Philaretos C Kousis

Roswell Park Cancer Institute, Buffalo, NY, United States

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Publications (4)20.63 Total impact

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    ABSTRACT: Photodynamic therapy (PDT) is a Food and Drug Administration-approved local cancer treatment that can be curative of early disease and palliative in advanced disease. PDT of murine tumors results in regimen-dependent induction of an acute local inflammatory reaction, characterized in part by rapid neutrophil infiltration into the treated tumor bed. In this study, we show that a PDT regimen that induced a high level of neutrophilic infiltrate generated tumor-specific primary and memory CD8(+) T-cell responses. In contrast, immune cells isolated from mice treated with a PDT regimen that induced little or no neutrophilic infiltrate exhibited minimal antitumor immunity. Mice defective in neutrophil homing to peripheral tissues (CXCR2(-/-) mice) or mice depleted of neutrophils were unable to mount strong antitumor CD8(+) T-cell responses following PDT. Neutrophils seemed to be directly affecting T-cell proliferation and/or survival rather than dendritic cell maturation or T-cell migration. These novel findings indicate that by augmenting T-cell proliferation and/or survival, tumor-infiltrating neutrophils play an essential role in establishment of antitumor immunity following PDT. Furthermore, our results may suggest a mechanism by which neutrophils might affect antitumor immunity following other inflammation-inducing cancer therapies. Our findings lay the foundation for the rational design of PDT regimens that lead to optimal enhancement of antitumor immunity in a clinical setting. Immune-enhancing PDT regimens may then be combined with treatments that result in optimal ablation of primary tumors, thus inhibiting growth of primary tumor and controlling disseminated disease.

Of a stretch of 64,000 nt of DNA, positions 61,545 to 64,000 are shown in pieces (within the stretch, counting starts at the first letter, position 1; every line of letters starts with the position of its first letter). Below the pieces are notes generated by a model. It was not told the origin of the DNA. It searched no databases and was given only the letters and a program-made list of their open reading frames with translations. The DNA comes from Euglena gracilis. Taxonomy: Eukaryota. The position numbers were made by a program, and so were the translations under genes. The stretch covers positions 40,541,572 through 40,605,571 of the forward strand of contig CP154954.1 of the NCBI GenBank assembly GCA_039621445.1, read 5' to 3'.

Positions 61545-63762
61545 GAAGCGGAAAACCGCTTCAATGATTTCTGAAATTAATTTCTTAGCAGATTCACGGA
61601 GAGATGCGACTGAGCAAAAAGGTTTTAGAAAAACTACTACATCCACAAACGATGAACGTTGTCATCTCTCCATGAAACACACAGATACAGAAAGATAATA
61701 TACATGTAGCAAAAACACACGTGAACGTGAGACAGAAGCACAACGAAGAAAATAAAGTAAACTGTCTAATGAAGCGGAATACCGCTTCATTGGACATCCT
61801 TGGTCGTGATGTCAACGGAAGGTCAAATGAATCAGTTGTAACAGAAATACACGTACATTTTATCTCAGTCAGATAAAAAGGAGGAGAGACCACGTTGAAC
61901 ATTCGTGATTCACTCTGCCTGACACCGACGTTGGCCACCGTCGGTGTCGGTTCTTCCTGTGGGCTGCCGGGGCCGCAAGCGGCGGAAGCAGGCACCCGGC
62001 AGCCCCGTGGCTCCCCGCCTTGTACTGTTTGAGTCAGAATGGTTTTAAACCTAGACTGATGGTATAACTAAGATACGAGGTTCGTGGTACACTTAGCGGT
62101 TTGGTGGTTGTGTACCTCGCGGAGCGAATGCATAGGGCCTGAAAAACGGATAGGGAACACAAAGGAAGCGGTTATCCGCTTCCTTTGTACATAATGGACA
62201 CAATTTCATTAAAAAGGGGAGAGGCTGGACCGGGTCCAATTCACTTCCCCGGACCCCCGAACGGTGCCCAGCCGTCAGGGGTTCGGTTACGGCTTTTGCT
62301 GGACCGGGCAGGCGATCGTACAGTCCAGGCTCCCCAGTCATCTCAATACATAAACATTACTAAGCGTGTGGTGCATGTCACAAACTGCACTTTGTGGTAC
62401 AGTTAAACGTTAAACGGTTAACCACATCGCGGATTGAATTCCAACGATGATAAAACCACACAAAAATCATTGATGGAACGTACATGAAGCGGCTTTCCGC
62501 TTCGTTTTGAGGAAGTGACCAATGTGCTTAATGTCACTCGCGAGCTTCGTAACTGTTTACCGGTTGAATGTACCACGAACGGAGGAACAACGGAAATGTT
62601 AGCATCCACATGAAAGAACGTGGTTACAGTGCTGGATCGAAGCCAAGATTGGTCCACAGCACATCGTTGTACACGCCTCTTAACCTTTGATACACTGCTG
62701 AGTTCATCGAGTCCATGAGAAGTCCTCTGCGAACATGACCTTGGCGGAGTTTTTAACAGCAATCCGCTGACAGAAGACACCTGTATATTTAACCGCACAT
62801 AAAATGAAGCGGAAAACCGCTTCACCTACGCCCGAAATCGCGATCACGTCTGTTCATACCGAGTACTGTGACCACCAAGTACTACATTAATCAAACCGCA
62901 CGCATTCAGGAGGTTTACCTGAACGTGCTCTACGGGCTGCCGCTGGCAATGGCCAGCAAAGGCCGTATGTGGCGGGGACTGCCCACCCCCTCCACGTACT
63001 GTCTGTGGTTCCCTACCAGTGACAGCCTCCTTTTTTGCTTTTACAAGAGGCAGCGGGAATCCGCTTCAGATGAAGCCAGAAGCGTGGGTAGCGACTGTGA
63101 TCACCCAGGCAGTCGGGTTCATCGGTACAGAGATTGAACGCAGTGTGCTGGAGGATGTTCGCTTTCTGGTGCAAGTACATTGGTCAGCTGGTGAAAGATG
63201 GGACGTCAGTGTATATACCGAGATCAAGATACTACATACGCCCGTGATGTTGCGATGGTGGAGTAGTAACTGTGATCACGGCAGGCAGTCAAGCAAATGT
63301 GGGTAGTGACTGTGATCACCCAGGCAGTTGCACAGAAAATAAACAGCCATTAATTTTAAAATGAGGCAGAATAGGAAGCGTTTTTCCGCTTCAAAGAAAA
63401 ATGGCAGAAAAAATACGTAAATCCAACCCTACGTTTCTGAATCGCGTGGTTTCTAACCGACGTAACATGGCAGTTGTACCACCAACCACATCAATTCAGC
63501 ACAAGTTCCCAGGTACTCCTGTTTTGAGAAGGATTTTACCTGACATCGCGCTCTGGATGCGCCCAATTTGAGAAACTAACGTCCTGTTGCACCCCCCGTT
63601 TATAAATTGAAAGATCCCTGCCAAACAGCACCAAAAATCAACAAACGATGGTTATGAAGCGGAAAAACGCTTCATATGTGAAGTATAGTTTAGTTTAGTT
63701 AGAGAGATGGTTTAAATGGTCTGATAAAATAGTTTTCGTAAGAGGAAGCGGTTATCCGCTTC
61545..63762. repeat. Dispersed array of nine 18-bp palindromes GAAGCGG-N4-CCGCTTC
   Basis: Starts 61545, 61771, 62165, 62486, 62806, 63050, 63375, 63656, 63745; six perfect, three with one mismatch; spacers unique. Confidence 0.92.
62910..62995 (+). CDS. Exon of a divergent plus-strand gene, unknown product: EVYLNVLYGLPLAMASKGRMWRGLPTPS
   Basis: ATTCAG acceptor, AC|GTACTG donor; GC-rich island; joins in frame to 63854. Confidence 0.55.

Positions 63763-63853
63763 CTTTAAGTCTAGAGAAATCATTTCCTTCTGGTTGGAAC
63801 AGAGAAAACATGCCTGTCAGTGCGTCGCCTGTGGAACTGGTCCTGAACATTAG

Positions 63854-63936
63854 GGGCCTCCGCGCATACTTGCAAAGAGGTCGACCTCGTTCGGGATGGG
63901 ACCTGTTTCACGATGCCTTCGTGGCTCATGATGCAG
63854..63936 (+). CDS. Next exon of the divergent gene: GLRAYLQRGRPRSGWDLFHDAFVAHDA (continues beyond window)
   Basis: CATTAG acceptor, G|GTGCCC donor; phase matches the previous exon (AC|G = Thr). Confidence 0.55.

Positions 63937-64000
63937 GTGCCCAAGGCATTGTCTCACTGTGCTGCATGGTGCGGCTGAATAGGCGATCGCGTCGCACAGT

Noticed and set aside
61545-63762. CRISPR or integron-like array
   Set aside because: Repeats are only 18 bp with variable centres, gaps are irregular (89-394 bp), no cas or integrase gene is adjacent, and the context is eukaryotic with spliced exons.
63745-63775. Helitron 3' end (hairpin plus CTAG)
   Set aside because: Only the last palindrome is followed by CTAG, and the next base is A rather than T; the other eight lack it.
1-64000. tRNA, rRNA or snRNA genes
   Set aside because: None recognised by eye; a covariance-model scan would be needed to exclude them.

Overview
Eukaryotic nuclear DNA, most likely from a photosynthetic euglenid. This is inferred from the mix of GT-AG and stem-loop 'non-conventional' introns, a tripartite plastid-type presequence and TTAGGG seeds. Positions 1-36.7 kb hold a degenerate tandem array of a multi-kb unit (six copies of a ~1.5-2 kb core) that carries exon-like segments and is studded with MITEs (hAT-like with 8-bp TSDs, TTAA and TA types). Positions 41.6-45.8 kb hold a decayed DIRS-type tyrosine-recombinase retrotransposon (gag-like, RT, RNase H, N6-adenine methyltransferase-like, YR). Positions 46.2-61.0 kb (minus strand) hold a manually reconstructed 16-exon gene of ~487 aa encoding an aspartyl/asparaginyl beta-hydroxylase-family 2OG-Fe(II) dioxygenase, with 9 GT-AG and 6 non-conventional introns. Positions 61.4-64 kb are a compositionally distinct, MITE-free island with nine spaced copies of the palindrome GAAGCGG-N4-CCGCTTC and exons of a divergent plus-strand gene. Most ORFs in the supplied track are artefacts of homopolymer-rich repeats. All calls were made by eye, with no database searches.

Cancer Research 12/2007; 67(21):10501-10. · 9.28 Impact Factor
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    ABSTRACT: Proteasome activator 200 kDa (PA200) forms nuclear foci after exposure of cells to ionizing radiation and enhances proteasome activity in vitro. Within cells, it is unclear whether PA200 responds to radiation alone or in association with proteasomes. In the present study, we identified three forms of cellular PA200 (termed PA200i, ii and iii) at the mRNA and protein levels. Neither PA200ii nor PA200iii appears to associate with proteasomes. All detectable PA200i is associated with proteasomes, which indicates that PA200i and proteasomes function together within the cell. Consistent with this idea, we find that exposure of cells to radiation leads to an equivalent accumulation of both PA200i and core proteasomes on chromatin. This increase in PA200 and proteasomes on chromatin is not specific to the stage of cell cycle arrest since it occurs in cells that arrest in G(2)/M and cells that arrest in G(1)/S after exposure to radiation. These data provide evidence that PA200 and proteasomes function together within cells and respond to a specific radiation-induced damage independent of the stage of cell cycle arrest.
    Radiation Research 07/2007; 167(6):663-74. · 2.70 Impact Factor